tlie

A

able rule of

Now, we have member

the writings of Anderson, Preston, Hutchin-

son, Smith, Lawrie,

and Lawrence Dermott the latter was a Grand Lodge of London, and all the and yet no one of them others were subjects of a monarchy
of the spurious

at^^mpted to introduce the novelty of calling the chair of the

Grand Master a
Dr. Oliver, but
places,

throne.

We

have long since ceased

to be

astonished at anything which

may be found

in the writings of

we have been surprised to find those in high and especially conductors of Masonic periodicals, engaged in trumpeting the fame and recommending the works of a man, who seems to be as reckless of consequences as the most
irresponsible tale-writer of the age.

Doubtless, the eulogists

of Dr. Oliver will be disposed to regard this attempt to change
the names of things as a small matter
;

but, if

he has the right
to

to

change one,
terms, and,

lie is

equally authorized to change all the Masonic

if

the

whim

takes him,

we may look

have a Chan-

cellor of the Exchequer, etc., etc. It is not

wonderful

tliat

Lord Ramsey exercised a powerful

HISTORY OP FREEMASONRY.
influence in favor of
his

353

Masonry

in Scotland, for, in addition to

amiable and preposaessing qualities as a gentleman, he was emphatically a working Mason. We think it doubtful whether
Scotland can boast anotlicr

name deservedly
so thorough a

entitled

to

so

much

praise, or

who obtained

knowledge of the

work, and lectures of the degrees.

Being thus prepared to
he necessarily exercised an

work or give instruction
of laudable pride

to others,

immense influence for good. Under his administration^ a spirit and emulation was produced and all Lodges prosper where the officers know and do their duty.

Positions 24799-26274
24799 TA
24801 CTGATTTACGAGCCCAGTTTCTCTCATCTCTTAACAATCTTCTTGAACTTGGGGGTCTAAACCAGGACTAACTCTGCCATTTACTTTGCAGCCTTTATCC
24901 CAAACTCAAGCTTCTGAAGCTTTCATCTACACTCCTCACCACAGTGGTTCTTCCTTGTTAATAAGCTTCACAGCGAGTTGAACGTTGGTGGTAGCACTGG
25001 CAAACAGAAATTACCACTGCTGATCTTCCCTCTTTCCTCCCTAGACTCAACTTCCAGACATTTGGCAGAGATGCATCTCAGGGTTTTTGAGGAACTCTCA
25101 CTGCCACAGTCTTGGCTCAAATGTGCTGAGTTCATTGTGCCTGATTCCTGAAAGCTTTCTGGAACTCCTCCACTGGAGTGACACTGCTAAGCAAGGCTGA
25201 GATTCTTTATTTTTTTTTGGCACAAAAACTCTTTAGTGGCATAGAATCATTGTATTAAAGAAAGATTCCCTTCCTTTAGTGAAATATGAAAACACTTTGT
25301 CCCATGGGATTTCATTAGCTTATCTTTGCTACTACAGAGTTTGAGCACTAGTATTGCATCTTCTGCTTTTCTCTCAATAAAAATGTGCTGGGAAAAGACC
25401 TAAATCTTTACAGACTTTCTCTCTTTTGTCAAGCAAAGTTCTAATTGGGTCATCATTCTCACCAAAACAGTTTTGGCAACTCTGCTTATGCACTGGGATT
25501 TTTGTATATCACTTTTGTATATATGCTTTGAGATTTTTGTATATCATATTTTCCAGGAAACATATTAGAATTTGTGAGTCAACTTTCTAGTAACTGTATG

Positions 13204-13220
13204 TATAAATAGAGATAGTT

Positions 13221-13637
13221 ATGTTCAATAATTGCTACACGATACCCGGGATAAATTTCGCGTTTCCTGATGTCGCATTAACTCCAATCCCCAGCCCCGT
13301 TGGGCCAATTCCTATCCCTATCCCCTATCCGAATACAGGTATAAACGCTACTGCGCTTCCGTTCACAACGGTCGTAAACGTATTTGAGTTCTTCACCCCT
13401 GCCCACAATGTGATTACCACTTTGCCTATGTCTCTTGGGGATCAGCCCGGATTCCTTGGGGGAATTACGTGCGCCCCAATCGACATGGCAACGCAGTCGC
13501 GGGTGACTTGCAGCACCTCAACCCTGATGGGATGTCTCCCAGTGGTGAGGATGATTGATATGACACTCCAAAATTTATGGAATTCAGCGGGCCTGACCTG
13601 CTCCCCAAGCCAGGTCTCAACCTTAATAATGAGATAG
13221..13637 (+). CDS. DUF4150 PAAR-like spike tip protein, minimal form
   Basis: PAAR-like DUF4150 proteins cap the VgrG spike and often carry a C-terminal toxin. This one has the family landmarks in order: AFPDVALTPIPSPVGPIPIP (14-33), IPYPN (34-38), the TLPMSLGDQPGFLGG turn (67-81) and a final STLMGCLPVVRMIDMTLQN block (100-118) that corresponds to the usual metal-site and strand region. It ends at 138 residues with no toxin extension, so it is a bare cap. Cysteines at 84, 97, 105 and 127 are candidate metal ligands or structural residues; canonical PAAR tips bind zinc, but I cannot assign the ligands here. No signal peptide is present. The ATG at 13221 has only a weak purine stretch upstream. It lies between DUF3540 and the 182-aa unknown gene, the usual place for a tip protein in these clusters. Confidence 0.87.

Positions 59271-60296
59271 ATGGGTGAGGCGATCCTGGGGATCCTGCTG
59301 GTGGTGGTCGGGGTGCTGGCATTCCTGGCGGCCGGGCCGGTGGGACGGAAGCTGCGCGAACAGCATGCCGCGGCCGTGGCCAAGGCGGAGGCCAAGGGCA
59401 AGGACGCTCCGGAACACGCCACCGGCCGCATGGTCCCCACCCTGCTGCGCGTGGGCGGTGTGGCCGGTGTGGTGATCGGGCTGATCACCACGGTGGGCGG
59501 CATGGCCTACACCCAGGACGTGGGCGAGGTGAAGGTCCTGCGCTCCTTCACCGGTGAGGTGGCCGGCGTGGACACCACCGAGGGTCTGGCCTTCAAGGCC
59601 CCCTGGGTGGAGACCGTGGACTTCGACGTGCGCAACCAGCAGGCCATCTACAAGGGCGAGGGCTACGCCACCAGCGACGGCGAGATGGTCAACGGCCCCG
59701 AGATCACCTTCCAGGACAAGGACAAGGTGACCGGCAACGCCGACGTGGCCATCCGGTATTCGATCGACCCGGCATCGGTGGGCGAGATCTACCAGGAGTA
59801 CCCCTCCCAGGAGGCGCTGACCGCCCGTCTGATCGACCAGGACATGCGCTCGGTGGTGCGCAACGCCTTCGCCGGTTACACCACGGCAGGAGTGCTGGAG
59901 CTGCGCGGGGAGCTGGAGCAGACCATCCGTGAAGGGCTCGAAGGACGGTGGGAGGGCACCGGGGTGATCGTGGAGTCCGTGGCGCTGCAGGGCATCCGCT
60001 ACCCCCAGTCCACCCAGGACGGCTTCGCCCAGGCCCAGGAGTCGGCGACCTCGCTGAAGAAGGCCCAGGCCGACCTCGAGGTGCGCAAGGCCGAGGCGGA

As Lord Ramsey
history of

will ever occupy a prominent place in the
it

Masonry,

will not

be uninteresting to introduce an

anecdote which accounts for his becoming a Mason, at least at
the time he did.

The

Frecniason's Quarterly Review, of England,

"As

his Lordship,

some years ago, was walking with

his

clerical tutor,

a wretched beggar, apparently a foreigner, en-

The clergyman turned round to question moment grasped his hand with the most cordial kindness. Lord Ramsey was surprised. The stranger was a Freemason; he was fed, clothed, and supplied, by the generous Englishman, with the means of transit to the coast of The circumSyria, where he stated lie originally came from. stance made such an impression on Lord Ramsey, that he determined to join an Association so pregnant with good works." Our readers will doubtless remember the account we gave, in
treated his charity.
the suppliant,

and

in a

who, by an act of noble generosity, made himself the instrument to break down the long existing and time honored practice of making the office of Grand Master of Scotland hereditary. In 1837,
the early part of this history, of St. Clair of Roslyn,

one hundred years after this event, the Grand Lodge of Scotland determined to celebrate the centenary in honor of the
just

man and the happy circumstance. An effort was made, and No successfully, to call out Masons from all parts of Scotland. long to be rememexpense was spared to make the occasion bered by the Fraternity and the community. St. Andrew's day was chosen for the celebration, and more than one thousand
Masons assembled on the day appointed.
83

We find the following

354

HISTOET OP FREEMASONRY.

account of the memorable proceedings of that day, given by Dr. Oliver as an extract, without sayiflg from whence it was

taken

but we suppose it to be from the records of the Grand Lodge, or from one of the journals of the day in Edinburgh " The word march being given, and repeated along the whole
;
:

the grand batallion of the brethren of peace moved forward as one body, preceded by the band of the Queen's Royal Lancers. Thus issuing from the portals of the Royal Exchange, at Edinburgh, the head of the column was greeted with a loud huzza from the assembled multitude, which, as the rest advanced, gave place to a solemn and admiring silence. This attention and decorous conduct, on the part of the spectators, was flattering to the Craft, and is a proof of the great moral impression which the character of our glorious Institution universally creates, whatever a few prejudiced and unfortunate
line,

may say or think. Respect to the ancient Free and Accepted Fraternity of Masons, was the sentiment expressed on this occasion and no other than a moral force could, in the
individuals
;

absence of the military, have kept the crowd in such extra-

ordinary order.

The

police employed undoubtedly did good

service, particularly in repelling the

tendency to pressure at

the several turnings.

But only look what a sight the High